Occurrence of mycotoxins

United Nations Food and Agriculture Organization and the World Health Organization has estimated that 25% of the world’s crops such as nuts, cereals, and rice are contaminated by mold and fungal growth.Kemin Customer Laboratory Services test mycotoxin levels in animal feed samples and raw materials regularly. An analysis of the results obtained over the past years showed that about 85% of the samples were contaminated with either single or multiple mycotoxins and approximately 45% samples had mycotoxin contamination beyond the safe limits set by European Food Safety Authority (EFSA). The most common mycotoxin present in the feed samples were AfB1, OTA, FB B1, zea, T-2, CPA and DON. The emerging mycotoxins, CPA and MPA are also seen in the animal feed which can cause substantial loss in the farming.

Need of broad-spectrum toxin binder

Considering that most feed samples are contaminated with multiple mycotoxins, a broad-spectrum mycotoxin binder is required for eliminating the risk. An ideal mycotoxin binder for animal feed application should have several qualities. First and foremost, it should have high binding efficacy against all common mycotoxins. It needs to be noted that poultry GI system has different pH at different locations and the binding should be intact when the feed passes through the GI system. Secondly, it should not bind to essential nutrients present in the feed such as vitamins and minerals. This is very important as materials such as charcoal show high binding efficacy against nutrients. It is also important to note that the mycotoxin binder should not get digested/degraded while passing through the GI tract as it can lead to release of the bound mycotoxins.


Kemin Agri foods India launched Toxfin 300, a broad-spectrum toxin binder composed of hybrid nano-silicates (HNS), activated clays and organic acids. Toxfin 300 was developed and tested using biphasic in vitro assay in context to poultry with mycotoxins and vitamins. It was then further evaluated by conducting in vivo binding studies in broiler birds using mycotoxin excretion method. The biphasic in vitro assay involves adsorption at pH 3.0 simulating the pH of crop and desorption at pH 6.8, simulating the pH of intestine. Based on adsorption and desorption, net binding was calculated. The binding efficacy of Toxfin 300 and other products having different actives towards mycotoxins are shown in Figure 1.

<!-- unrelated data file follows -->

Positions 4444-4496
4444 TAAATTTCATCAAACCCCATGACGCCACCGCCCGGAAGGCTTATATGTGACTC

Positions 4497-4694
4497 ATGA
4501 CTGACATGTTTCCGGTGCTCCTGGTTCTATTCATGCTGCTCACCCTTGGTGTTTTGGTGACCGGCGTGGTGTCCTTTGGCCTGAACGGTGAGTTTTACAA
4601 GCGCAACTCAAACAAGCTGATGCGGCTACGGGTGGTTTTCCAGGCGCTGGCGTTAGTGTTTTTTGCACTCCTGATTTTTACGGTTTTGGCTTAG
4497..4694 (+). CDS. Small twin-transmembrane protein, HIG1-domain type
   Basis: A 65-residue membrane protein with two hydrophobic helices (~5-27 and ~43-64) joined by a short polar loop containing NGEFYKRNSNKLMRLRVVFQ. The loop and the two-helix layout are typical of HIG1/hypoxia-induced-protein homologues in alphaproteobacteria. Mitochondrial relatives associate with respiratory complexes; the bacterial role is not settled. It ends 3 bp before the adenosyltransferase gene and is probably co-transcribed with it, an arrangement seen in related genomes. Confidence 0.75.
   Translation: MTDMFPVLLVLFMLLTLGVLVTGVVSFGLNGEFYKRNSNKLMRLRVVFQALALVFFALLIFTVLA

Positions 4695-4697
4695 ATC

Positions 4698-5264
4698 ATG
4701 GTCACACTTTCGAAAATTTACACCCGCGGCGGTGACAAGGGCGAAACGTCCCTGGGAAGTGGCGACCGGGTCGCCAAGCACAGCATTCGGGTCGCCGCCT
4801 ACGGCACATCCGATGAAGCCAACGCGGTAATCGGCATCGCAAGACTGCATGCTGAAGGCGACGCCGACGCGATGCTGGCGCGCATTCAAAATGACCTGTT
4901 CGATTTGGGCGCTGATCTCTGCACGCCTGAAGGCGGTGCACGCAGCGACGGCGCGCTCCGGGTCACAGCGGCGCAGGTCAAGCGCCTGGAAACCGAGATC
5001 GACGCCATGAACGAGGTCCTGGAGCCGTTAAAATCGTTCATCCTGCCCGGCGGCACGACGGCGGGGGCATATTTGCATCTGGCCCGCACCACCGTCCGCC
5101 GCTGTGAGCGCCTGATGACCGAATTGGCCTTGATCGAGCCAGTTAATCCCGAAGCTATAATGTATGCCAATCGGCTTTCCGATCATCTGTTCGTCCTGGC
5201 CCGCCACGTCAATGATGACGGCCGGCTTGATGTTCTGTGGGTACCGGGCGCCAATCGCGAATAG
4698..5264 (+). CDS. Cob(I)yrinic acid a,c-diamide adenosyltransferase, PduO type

Figure 1. In vitro binding efficacy of mycotoxins for the products. Mean+/- standard error (n=3). *Analysis not done; ** – Data represents adsorption at pH 3.2

K 1

The result shows, Toxfin 300 containing HNS and activated clay as key ingredient performed much better than the products having other raw materials. It was also observed that though the products having HSCAS as active showed good binding towards AfB1, they did not show high binding efficacy for other mycotoxins.

Toxfin 300 was then tested with vitamin B6 using the same procedure along with products of different actives and the results are shown in Figure 2. Among the tested products, Toxfin 300 showed the least binding. It was also observed that clay-based product exhibited high binding to vitamin B6.

K 2

Toxfin 300 binding efficacy towards mycotoxins was also confirmed using in vivo excretion study in which the feed contaminated with mycotoxins (OTA-100 ppb, zea-100 ppb and AfB1-50 ppb) admixed with the products of different actives was fed to birds after starvation. Then the excreta were analyzed for toxin content and the results are shown in Figure 3.

K 3

Figure 2. In vitro net binding efficacy of products towards vitamin B6. Each experimental data represents mean net binding +/- standard error (n=3).

Figure 3. In vivo mycotoxin binding study with broiler birds. Data shows the relative percentage excretion of mycotoxins with respect to Toxfin 300 (mean, n=12). Superscripts with different alphabets denotes statistical difference between the products (p<0.05).

Toxfin 300 group showed higher excretion of all the mycotoxins among the tested products. All the products showed similar excretion efficacy for AfB1, whereas for OTA and zea, Toxfin 300 outperformed.


It is well established now that mycotoxin contamination in animal feed is very common. The levels of contamination and number of mycotoxins present may vary from time to time. Mycotoxins have growth inhibiting effect on beneficial bacteria and thereby they can alter the gut microbiota, which plays a major role in maintaining the intestinal health and overall health of the bird. So, it is essential to use a broad spectrum, efficacious mycotoxin binder in the animal feed, even when low levels of mycotoxin contamination are detected.


POULTRY PUNCH incorporated in 1984 and we are in poultry media since last 36 years and publish Poultry punch – English Monthly Magazine. Mr Balwant Singh Rana prior to laying the foundation of Poultry Punch magazine was still involved with renowned Indian poultry companies and It was there that he had the vision of doing something exceptional for the Indian poultry industry and then he stepped into the poultry media.